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AP: 84b6d406-99e4-4a58-8ddc-467cdf363c67
Phoenix Suns' Marcus Morris (15) and his brother Markieff Morris (11) walk back onto the court after a timeout against the Portland Trail Blazers in the second quarter of an NBA Summer League basketball game on Saturday, July 13, 2013, in Las Vegas. (AP Photo/Julie Jacobson)

LAS VEGAS - As far as first impressions go, yes, the Suns pushed the ball up the court and yes, they played aggressive defense. They just took their time getting there.

"We'll take the first half away, but the second half was good," said a smiling Jeff Hornacek, who won his summer league head coaching debut 82-69 over the Portland Trail Blazers Saturday at the Thomas & Mack Center.

The Suns appeared out of sync at the onset, with no better example than Markieff Morris committing three fouls in the first three minutes.

A case of the jitters is how Hornacek described the first two quarters, which saw the Suns shoot 29.7 percent, going into the locker room trailing, 35-32.

"But the second half was great," he said. "They were aggressive defensively. Offensively, we moved the ball much better and we pounded the glass. We just played aggressive.

"We came out in that second half and said, ‘We're going to win this game' and that's what those guys did."

Morris, despite the foul trouble (he finished with eight fouls, two short of disqualification), paced the Suns with 18 points (7-of-15, including 1-4 from 3).

Marcus Morris scored 14, while rookie Archie Goodwin finished with 13, 11 coming in the second half.

"I wouldn't say nervous, more so a little anxious the first half," said Goodwin, who played the second half with the ball more in his hand after opening the game alongside Kendall Marshall. "The second half I really calmed down and had a really good half; just got to keep that momentum going in to our next game."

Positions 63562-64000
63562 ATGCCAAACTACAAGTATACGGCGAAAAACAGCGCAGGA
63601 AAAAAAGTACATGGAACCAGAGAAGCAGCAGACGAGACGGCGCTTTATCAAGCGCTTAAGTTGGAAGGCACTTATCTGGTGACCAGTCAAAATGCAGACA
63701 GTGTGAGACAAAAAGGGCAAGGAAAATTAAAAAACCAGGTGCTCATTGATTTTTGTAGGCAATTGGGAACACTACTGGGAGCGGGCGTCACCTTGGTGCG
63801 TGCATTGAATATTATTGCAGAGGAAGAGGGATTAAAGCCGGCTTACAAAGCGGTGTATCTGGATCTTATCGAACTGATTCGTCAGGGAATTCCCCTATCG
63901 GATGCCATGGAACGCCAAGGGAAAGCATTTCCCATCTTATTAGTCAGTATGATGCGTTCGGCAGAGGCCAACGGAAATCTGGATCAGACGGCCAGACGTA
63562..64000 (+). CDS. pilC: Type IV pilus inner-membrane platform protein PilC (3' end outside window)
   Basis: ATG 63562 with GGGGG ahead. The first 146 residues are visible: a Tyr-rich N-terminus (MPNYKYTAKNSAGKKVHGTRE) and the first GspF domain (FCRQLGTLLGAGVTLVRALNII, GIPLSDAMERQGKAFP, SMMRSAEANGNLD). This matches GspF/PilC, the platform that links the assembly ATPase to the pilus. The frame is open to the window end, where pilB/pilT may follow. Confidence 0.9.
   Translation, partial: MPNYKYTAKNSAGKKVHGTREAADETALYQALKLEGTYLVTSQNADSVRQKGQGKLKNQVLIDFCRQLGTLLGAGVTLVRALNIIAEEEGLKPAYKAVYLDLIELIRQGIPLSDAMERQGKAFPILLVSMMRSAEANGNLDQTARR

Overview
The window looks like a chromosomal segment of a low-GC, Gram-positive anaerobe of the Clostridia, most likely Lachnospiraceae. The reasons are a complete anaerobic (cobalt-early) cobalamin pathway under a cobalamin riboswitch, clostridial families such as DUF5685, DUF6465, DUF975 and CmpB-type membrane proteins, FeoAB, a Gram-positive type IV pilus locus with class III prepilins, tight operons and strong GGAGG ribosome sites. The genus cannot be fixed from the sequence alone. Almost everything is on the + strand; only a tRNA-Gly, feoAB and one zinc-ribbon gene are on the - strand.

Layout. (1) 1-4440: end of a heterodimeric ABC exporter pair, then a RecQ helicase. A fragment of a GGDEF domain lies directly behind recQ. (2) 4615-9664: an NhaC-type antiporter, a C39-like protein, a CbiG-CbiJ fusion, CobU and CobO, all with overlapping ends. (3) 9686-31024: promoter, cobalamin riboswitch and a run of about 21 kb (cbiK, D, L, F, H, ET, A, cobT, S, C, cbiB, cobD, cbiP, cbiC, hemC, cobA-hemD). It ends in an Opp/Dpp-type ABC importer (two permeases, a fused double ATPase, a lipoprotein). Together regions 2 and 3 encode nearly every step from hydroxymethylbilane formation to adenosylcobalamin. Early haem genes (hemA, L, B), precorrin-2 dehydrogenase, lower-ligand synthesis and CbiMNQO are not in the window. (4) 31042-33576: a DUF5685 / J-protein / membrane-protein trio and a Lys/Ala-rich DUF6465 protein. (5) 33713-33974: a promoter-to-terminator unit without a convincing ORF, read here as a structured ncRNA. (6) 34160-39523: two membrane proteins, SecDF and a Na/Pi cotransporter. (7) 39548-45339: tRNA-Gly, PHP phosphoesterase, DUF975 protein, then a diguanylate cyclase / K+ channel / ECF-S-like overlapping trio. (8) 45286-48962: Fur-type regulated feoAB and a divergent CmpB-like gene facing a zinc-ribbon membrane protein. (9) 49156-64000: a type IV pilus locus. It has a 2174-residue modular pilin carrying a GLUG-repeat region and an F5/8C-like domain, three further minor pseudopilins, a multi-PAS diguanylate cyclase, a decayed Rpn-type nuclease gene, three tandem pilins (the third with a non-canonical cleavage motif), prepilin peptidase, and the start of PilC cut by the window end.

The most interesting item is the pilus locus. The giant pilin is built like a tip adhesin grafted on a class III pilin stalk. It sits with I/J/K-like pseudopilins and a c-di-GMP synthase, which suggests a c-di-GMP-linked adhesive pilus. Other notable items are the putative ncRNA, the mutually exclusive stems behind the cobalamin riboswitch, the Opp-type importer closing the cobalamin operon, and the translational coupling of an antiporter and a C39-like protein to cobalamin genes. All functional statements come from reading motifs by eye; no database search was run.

Goodwin, whom the Suns moved up a spot to grab with the 29th overall pick in last month's draft, made 4-of-6 free throws, showing a willingness to get to the basket.

His defense was on display as well though what appeared to be clean block early in the third quarter was called a foul, drawing some animated protest from Markieff Morris, who was promptly whistled for a technical foul.

"It was great defense," said Morris. "The ref saw it different. I think when I got that technical foul I think that really juiced us up for sure."

The Suns forced 10 turnovers in the second half, turning many into easy scoring opportunities either with a basket in the paint or a wide open jumper on the perimeter.

"The game is a lot easier when you play that way," Hornacek said. "The second half they did a great job of rolling to the open spot, guys hit them with passes and they knocked the shots down."

The Suns shot 60 percent in the second half, when they had eight of their 13 assists.

One of the more eye-opening performances was from 6-foot-9 Arinze Onuaku of Syracuse. He grabbed a game-high 11 rebounds to go along with seven points in 17:20.

"He's a big strong kid," Hornacek said. "He did a nice job for us getting those boards."

The Suns (1-0) play Minnesota Monday afternoon.

Craig Grialou, Reporter

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